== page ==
The billions have been spent. The data has been released. How efficiently did President Obama’s controversial stimulus package create or retain jobs in New Mexico?
Based on the government’s own data, the Obama stimulus required $335,310 on average for each of the jobs it claims to have created or retained in New Mexico. This figure has been calculated directly from the records President Obama pledged would provide unprecedented transparency in accounting for how “every dime” of the stimulus would be spent.
The Obama Administration’s Stimulus Data
The Recovery Accountability and Transparency Board was created and funded with tens of millions of dollars to track spending of the President’s stimulus package. The Board reports on those expenditures in considerable detail at its website, recovery.gov. The White House, and President Obama himself, has touted the accuracy and comprehensive quality of its data in tracking the stimulus spending.
According to the government’s data for New Mexico, exactly $2,685,767,766 billion in stimulus funds have been awarded in New Mexico. This amount represents all the stimulus contract, grant, and loan funding awarded to recipients in the state. It does not include other sums called “Recovery Entitlements or Tax Benefits.” Only $89 million of the award amount was in loans. The Board does report whether the loans have been repaid.
The Board reports the number of jobs credited to the stimulus spending in New Mexico on a quarterly basis. The reporting began in February of 2009. According to the Board: “Prime recipients of Recovery awards are required to estimate and report the number of jobs funded by the Recovery Act. Recipients calculate jobs as follows: If three employees work on a Recovery-funded project for a total of 1,300 hours in a given quarter, and the recipient defines a full-time job as 520 hours (40 hours per week, for 13 weeks), the recipient would report 2.5 jobs (1,300/520 = 2.5).” This figure includes jobs created as well as jobs retained by stimulus funding, along with jobs that merely are subsidized with the stimulus funds.
How many jobs in New Mexico have been credited to the $2.686 billion in stimulus fund awards?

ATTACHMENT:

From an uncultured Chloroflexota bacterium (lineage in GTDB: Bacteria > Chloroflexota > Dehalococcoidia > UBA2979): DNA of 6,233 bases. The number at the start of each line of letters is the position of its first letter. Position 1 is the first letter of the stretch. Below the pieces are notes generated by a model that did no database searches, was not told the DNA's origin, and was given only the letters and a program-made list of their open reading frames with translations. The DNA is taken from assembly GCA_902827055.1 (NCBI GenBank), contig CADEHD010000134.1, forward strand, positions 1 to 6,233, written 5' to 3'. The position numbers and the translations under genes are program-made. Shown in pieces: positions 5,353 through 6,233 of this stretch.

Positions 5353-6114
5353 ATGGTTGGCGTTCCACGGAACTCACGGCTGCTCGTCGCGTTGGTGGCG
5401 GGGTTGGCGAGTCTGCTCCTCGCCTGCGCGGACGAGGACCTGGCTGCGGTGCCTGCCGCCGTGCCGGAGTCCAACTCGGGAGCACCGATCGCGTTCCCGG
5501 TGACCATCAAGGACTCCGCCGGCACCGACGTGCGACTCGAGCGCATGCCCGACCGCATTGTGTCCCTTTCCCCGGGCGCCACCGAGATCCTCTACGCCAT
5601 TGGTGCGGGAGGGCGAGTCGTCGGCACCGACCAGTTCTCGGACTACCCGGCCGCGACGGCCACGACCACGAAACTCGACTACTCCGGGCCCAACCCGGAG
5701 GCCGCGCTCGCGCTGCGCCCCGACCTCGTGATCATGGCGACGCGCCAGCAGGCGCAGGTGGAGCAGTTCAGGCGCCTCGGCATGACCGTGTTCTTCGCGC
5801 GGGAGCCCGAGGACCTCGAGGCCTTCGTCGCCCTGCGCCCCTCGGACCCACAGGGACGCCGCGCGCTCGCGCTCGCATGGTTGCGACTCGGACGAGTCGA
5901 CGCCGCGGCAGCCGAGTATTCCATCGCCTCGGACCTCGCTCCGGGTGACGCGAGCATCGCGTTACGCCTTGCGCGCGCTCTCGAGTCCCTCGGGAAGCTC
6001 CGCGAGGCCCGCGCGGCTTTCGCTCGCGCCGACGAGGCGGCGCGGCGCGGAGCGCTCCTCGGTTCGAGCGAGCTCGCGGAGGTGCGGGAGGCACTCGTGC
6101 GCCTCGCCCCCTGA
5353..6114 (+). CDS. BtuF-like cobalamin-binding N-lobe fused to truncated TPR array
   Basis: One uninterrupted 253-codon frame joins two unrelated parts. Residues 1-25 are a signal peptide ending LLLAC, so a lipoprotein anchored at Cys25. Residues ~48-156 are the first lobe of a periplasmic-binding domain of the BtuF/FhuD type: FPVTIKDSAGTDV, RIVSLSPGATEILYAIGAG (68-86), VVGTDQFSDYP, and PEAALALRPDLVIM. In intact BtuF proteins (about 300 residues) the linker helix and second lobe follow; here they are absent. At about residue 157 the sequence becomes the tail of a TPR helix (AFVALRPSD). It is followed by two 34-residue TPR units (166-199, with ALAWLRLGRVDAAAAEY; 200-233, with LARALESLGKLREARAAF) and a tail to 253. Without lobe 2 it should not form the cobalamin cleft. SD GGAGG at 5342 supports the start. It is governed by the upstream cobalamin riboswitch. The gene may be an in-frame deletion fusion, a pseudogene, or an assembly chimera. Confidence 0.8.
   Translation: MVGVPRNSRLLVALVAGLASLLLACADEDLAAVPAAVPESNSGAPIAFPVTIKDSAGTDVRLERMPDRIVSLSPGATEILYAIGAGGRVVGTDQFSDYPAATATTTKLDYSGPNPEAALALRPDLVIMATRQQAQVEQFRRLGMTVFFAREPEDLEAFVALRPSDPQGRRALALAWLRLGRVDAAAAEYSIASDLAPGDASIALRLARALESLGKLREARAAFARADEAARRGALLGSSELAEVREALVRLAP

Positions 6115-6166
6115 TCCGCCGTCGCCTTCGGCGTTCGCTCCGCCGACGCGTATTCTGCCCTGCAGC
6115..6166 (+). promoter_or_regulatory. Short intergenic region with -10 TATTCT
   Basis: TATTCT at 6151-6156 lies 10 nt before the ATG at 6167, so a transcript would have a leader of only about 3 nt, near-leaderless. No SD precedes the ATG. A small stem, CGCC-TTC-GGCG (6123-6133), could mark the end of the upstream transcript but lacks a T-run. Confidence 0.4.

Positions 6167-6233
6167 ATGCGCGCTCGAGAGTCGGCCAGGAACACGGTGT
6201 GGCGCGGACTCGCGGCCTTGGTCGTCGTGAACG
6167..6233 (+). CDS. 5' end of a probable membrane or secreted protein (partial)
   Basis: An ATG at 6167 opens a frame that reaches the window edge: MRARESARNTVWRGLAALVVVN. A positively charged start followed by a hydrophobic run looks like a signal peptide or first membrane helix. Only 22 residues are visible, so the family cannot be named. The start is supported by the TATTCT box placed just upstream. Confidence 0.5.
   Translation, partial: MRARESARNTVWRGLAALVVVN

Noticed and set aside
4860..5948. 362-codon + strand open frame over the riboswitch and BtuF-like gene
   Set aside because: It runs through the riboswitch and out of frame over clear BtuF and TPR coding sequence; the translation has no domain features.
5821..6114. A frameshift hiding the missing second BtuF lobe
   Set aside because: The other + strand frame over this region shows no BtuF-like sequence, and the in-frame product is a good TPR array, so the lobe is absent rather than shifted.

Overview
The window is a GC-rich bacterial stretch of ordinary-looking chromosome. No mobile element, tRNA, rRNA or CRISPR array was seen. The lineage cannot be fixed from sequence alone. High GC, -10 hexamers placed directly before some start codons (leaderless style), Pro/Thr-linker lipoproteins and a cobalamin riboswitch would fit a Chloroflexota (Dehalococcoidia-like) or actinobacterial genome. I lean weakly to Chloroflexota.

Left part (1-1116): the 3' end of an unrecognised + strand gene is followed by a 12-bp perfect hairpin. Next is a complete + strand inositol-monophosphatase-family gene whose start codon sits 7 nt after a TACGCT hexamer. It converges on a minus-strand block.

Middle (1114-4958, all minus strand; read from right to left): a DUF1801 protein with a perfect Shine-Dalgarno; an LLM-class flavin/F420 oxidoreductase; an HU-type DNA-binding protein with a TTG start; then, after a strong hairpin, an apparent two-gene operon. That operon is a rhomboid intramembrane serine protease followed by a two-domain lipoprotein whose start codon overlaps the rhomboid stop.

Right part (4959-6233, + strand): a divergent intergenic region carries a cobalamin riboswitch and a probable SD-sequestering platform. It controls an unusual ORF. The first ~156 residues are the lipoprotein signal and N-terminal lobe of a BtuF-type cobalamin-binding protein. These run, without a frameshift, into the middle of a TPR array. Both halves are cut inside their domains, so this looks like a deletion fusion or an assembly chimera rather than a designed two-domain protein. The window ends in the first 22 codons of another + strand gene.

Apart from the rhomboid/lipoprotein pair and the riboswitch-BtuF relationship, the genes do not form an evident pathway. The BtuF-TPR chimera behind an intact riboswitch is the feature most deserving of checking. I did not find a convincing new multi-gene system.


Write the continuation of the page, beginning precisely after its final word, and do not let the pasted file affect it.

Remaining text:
Here’s the tally by quarter of jobs created, retained and supported by stimulus funds. Since the first reporting period ran from February to September 2009, we count it as a combined two quarters:
Q1 & Q2: 5,205.2
So How Much Did It Cost Taxpayers To Fund These Stimulus Jobs?
Let’s go about it this way. We’ll calculate the average number of jobs per quarter credited to the stimulus. Then we’ll divide the total amount of New Mexico’s stimulus award by 12 (the number of quarters the stimulus has been running) to determine the average amount of stimulus award expenditures per quarter. Then we simply divide that sum by the average jobs per quarter to give us the average cost of each stimulus job per quarter. Multiply that by four and we have the average cost per stimulus job per year.
The average number of jobs per quarter in New Mexico credited to the stimulus is 3,791.3.
The average amount of stimulus award dollars for New Mexico per quarter was $223,831,980, not including interest.
The average cost per stimulus job per quarter comes to $59,033.57, not including interest.
The average cost per stimulus job per year comes to $236,143, not including interest.
Yes, that number is below the figure in the headline. Please keep reading.
Other Efforts to Calculate the Cost of the Jobs Credited to the Obama Stimulus
In a February 2010, article, a reporter for CNSNews.com took figures released by the Congressional Budget Office showing that the total cost of the Obama stimulus had increased from $787 billion to $821 billion. According to the CBO, at its peak effectiveness, the stimulus was accounting for 3.6 million jobs nationwide created or retained. The reporter then calculated that the average cost per job attributable to the stimulus was $228,055 each.
In July 2011, The Weekly Standard updated its efforts to calculate the cost per stimulus job using data released by President Obama’s Council of Economic Advisers in its Seventh Assessment of ARRA expenditures and impacts. It found that the stimulus had cost taxpayers an average of $278,000 per job.
The White House complained that The Weekly Standard report used only the lowest jobs figure in the range estimated by the Council of Economic Advisers. Jim Geraghty of National Review Online then took the White House’s preferred higher estimated jobs figure and found that the cost per job dropped to $185,000 each.
The estimated cost of the stimulus jobs has continued to climb with continued stimulus spending and each subsequent release of the assessment of ARRA by the White House Council of Economic Advisers. Further, the number of jobs being created has dropped as the stimulus spending winds down; but the running total of stimulus spending has continued to climb. In its December 2011 assessment of the stimulus, the White House Council of Economic Advisers reported that 2.2 million jobs had been created or saved by the stimulus. The Weekly Standardused the new figures to calculate that the cost of each job credited to the stimulus had now risen to $317,000 each.